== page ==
33. Pingback: How ORACLE Uses Memory on AIX. Part 4: Having Fun with 11g Memory_target « Intermediate SQL

  34. sthielen says:

    To keep the setting through a reboot on redhat, the following entry in /etc/fstab works for me.
    tmpfs /dev/shm tmpfs size=13000m 0 0
    Thanks for the tips

  35. danny says:

    Thanks for the read.

    What is the best way to monitor /dev/shm?

    Do you just use “ls -la /dev/shm” and “df -h”?


  36. Pat says:

    Hi Tanel,

    Very nice article. With AMM in 11g R2, if /dev/shm is not used for the PGA, how much space should we allocate for /dev/shm -> just the SGA_MAX_SIZE? For e.g.
    In 10g R2, we had SGA_MAX_SIZE as 1.5GB and PGA_AGGREGATE_TARGET as 1GB, now when this database is upgraded to 11g, should MEMORY_MAX_TARGET be set to 1.5GB or 2.5GB?


  37. Pascal says:

    Hello Tanel,

    Thank you for a Great Article!

    Is it possible to dynamically change the size of /dev/shm without affecting the running Oracle DB-Instannce?

    We have about 37 GB Memory in our DB-Servers but the /dev/shm was initially created with only 14 GB and we would now like to change it to 20 GB.



  38. maclean says:

    Hi Tanel,
    Oracle support recommended do not use pre_page_sga with ASMM in 10g;If this parameter works well in 11g AMM env?

  39. Pingback: Automatic Memory Management in 11g « Pavan DBA's Blog

  40. Kanwar says:

    Does the value of MEMORY_TARGET depend on the number of CPUs in any way? We have a situation where if we increase the # of CPUs (enable them — OS is Solaris), then the cluster throws an <> error. Before the cpu count was increased, it was working fine.


  41. Pingback: Oracle Exadata Performance series – Part 1: Should I use Hugepages on Linux Database Nodes? | Tanel Poder's blog: IT & Mobile for Geeks and Pros

  42. Gopala Meapuram says:


    Thank you. This is an excellent information that you are sharing.

    Quick question:
    Oracle says ” The use of AMM is absolutely incompatible with HugePages.” in of the notes of implementing HugePages.
    In case of hugepage implementations, how is Oracle using memory structure. Does it use System-V way of using SGA or POSIX way.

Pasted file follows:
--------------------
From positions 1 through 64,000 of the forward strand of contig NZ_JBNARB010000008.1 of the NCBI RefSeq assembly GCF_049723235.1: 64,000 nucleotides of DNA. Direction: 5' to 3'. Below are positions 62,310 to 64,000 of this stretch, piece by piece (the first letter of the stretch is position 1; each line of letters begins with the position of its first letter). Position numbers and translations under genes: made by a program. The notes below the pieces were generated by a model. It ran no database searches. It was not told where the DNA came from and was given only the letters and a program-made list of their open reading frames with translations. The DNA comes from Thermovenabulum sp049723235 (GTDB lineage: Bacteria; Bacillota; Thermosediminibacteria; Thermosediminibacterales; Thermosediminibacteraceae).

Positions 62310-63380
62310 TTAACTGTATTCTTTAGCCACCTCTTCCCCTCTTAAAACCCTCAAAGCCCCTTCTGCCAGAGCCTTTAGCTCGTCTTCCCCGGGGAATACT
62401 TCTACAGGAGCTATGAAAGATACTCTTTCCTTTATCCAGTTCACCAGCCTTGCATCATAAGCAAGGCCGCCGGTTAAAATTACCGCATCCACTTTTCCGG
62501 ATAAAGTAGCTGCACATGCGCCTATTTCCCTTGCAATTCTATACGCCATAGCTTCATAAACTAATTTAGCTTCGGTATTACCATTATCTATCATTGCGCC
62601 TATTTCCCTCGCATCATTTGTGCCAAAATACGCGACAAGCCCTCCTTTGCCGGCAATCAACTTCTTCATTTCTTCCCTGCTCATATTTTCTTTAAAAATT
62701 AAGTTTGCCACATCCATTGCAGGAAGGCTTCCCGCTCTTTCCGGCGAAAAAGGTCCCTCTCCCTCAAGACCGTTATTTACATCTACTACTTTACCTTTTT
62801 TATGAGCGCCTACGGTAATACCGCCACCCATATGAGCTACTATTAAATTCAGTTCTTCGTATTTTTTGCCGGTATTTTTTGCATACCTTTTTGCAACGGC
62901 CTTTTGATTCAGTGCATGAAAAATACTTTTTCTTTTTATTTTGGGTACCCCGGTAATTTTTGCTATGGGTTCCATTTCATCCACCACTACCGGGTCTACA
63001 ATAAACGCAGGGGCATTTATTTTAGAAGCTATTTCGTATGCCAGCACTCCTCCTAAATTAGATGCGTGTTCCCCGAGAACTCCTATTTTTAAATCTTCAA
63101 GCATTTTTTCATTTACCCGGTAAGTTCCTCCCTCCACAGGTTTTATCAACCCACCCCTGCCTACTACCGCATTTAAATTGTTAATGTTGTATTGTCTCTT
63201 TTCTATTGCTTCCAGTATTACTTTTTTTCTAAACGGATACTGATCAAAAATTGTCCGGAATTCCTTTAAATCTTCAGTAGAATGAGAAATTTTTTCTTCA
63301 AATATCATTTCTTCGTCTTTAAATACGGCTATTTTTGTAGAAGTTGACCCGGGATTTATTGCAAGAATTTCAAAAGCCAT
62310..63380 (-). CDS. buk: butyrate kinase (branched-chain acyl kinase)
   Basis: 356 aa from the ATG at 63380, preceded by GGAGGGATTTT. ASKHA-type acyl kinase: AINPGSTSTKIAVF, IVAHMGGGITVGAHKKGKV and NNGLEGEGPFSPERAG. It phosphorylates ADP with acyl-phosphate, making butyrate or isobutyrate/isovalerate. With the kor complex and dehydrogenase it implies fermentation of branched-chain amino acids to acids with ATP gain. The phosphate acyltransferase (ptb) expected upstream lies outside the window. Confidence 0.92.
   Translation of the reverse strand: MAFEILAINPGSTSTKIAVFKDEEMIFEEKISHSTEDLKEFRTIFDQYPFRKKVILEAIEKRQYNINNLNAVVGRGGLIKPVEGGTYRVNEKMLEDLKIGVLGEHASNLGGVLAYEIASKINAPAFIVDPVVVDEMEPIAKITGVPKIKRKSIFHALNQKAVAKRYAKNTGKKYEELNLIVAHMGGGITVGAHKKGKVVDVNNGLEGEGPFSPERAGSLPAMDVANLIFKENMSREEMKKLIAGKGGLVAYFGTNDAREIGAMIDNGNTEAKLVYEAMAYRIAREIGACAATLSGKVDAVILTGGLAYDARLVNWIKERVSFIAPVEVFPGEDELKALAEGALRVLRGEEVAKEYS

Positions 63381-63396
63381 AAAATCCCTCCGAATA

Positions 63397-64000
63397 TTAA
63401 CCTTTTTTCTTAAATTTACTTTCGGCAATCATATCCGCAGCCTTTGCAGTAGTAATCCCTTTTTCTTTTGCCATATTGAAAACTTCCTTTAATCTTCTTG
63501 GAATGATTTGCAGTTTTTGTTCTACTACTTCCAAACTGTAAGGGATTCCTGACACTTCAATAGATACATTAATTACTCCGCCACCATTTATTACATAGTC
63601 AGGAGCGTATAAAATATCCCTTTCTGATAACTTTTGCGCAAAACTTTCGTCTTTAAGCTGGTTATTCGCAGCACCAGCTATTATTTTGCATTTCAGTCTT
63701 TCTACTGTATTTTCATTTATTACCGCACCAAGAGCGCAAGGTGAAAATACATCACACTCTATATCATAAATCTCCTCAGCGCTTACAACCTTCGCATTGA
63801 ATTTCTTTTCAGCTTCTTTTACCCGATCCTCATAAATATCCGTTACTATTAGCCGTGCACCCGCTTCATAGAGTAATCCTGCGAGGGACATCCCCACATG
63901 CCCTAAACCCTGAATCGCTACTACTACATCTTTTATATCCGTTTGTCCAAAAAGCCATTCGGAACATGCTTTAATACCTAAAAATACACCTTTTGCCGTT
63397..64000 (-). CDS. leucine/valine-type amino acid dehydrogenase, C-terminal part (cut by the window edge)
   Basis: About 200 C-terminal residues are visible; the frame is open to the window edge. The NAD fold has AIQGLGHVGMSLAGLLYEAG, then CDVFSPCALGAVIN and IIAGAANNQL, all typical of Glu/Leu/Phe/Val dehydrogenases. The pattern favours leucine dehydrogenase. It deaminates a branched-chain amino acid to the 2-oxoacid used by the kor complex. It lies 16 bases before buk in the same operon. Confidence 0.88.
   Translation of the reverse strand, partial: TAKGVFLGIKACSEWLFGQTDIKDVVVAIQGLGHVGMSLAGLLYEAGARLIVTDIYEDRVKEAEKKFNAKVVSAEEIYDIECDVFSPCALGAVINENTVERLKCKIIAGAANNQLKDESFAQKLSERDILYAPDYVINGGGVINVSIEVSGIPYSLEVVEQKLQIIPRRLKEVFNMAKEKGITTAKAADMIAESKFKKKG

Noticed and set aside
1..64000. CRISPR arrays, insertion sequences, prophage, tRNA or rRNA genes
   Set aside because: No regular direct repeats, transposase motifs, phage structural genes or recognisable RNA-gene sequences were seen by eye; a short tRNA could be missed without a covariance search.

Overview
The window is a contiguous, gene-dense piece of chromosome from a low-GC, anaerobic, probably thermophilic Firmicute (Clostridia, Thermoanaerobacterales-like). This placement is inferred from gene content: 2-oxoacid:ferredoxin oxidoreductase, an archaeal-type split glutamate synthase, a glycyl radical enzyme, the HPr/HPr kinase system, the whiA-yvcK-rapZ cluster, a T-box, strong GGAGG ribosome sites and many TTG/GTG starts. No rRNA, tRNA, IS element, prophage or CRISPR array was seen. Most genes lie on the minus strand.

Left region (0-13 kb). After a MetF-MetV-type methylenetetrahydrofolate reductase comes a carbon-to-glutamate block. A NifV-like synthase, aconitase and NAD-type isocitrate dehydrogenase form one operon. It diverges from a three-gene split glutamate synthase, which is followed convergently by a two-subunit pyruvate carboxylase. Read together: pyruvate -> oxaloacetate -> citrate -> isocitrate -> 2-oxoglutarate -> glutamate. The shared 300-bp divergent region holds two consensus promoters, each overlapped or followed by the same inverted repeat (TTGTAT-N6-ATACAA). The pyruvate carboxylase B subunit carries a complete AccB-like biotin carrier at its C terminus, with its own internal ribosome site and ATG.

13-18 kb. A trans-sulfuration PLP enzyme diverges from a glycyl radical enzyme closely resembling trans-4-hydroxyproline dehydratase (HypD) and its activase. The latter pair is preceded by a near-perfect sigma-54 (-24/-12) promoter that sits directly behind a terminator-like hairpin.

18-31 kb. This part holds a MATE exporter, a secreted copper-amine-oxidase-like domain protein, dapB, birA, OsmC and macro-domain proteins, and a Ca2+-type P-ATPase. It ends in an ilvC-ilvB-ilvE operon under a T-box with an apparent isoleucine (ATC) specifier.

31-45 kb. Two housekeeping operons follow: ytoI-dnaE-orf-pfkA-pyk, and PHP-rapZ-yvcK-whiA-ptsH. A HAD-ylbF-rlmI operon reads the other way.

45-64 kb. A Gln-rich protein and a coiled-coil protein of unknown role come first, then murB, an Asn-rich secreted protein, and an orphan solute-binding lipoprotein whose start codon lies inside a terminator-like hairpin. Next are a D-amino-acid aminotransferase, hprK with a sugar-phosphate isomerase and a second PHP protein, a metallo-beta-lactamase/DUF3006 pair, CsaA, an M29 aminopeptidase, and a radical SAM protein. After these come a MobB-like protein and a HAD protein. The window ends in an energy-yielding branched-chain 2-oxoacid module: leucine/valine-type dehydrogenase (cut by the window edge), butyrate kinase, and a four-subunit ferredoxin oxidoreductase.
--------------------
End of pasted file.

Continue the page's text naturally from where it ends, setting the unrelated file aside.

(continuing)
We are using Hugepages. I see files getting created under /dev/shm. But number of files getting created directly corresponds to ‘nattch’ of ipcs.
    In this case, is there way to configure /dev/shm using tmpfs.

    Please reply with details if any on its usage in 11gR2 with respect to Hugepages.


  43. Pingback: Reading Material On Order 2 « Charles Hooper's Oracle Notes

  44. Pingback: Book Review: Oracle Database 11g Performance Tuning Recipes « Charles Hooper's Oracle Notes

  45. gk says:

    When we set a value for PGA_AGGREGATE_TARGET parameter, oracle can use more OS memory for PGA than what we set in PGA_AGGREGATE_TARGET when it is required, with 11g AMM does this work same way? Can oracle allocate more than MEMORY_MAX_TARGET for PGA when it is required?


  46. Rafi says:

    Good post.With very nice explanation…

    Best regards,


  47. Nabajyoti Dutta says:

    Hi Tanel,

    Great post, thanks.
    I am dealing with many databases being upgraded to 11g from 10g. (all 3 node rac)
    One of them actually have 100g sga per instance. In 10gR2 we didnt have amm and hugepages were on, in 10gR2 I used to see one line for ipcs -m for my each instance showing the sga size.

    in 11gR2 I am not using the AMM and keeping both memory_target and memory_max_target 0.
    Hugepages are still turned on(OEL 5). The alert log mentions Large Pages are being used(good new alert log feature of 11g). But ipcs -m actually shows 3 rows, one being the exact sga size, other two are of size 402653184 and 2097152, also despite the fact the we are not using AMM, /dev/shm has files from the unix user which owns the instance and the size of files amount to 500M (the sga in this case is 60g).

    is it normal with 11g now to have 2 additional rows in ipcs -m and files in /dev/shm even though AMM is not used?